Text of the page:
I told her I would not agree to the amendment. It was not in my interest to lose a nights payment and because of the short notice I was unlikely to get another booking, which would anyway be more hassle for me to clean everything and check-in a new guest etc. I have a 5 day minimum notice cancelation setting for my listing anyway. I gather she was not impressed by my decision (I don’t think I was unfair under the circumstances and the amount of money was quite small at £20), and she even went to the extreme of cancelling the reservation presumably in an attempt to try and reclaim some money, which achieved nothing of the sort.
For the first time since becoming a Airbnb host more than a year ago i’ve had to use the Airbnb Resolution Centre. I was impressed with the results but perhaps my case was an easy one fortunately I haven’t had any serious problems being an Airbnb host.
I raised a Airbnb Resolution Centre case because a guest had booked the room for one person but sneaked his girlfriend in to sleep the night. He checked in by himself but at some point during the night while I was sleeping very quietly brought his girlfriend home. It was almost certainly pre planned and I would never have known about it but they made no effort to hide it the next day.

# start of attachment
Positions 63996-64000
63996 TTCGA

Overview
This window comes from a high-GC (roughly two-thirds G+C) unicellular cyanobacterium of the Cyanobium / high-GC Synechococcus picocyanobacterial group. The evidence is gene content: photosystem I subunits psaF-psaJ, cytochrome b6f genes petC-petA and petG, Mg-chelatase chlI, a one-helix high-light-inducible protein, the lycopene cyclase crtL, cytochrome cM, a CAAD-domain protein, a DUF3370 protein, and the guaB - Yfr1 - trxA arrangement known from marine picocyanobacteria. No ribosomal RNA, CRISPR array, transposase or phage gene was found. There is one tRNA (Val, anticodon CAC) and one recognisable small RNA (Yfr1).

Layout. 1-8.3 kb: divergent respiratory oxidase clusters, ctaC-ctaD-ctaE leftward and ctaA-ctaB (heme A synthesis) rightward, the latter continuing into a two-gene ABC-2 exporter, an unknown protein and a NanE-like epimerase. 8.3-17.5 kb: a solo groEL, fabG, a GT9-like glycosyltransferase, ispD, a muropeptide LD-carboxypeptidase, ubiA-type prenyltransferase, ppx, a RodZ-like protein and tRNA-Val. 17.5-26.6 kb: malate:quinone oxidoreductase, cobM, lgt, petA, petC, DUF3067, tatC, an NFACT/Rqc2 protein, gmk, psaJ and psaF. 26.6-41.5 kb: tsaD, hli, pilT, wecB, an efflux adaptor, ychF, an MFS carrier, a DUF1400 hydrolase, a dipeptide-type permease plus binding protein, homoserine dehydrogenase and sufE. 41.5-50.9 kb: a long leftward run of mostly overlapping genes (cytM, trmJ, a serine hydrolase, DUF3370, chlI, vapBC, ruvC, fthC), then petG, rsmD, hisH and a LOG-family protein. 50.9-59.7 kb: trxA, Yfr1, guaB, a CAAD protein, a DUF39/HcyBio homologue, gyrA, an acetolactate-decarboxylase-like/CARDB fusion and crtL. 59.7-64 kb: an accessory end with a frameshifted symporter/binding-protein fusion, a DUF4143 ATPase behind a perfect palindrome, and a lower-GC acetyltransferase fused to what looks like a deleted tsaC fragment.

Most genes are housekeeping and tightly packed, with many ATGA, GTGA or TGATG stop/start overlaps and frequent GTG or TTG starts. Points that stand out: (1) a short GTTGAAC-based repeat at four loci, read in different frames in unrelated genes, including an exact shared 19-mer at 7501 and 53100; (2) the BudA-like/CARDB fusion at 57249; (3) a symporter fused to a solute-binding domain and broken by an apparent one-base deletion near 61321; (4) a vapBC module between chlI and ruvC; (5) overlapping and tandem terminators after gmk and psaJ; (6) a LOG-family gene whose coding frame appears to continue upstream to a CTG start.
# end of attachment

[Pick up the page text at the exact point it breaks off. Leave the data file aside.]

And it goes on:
Spring is in the air in London and I’m fully booked. I occasionally raise my prices on days where I would prefer to not be full (to give myself a bit of a break) but even these slots were booked up. After 3 months of cold weather and horrible rain it looks like the weather in London is about to improve. Better weather usually mean more guests so it could be very busy over the next six months.
How much should I increase my prices during the summer?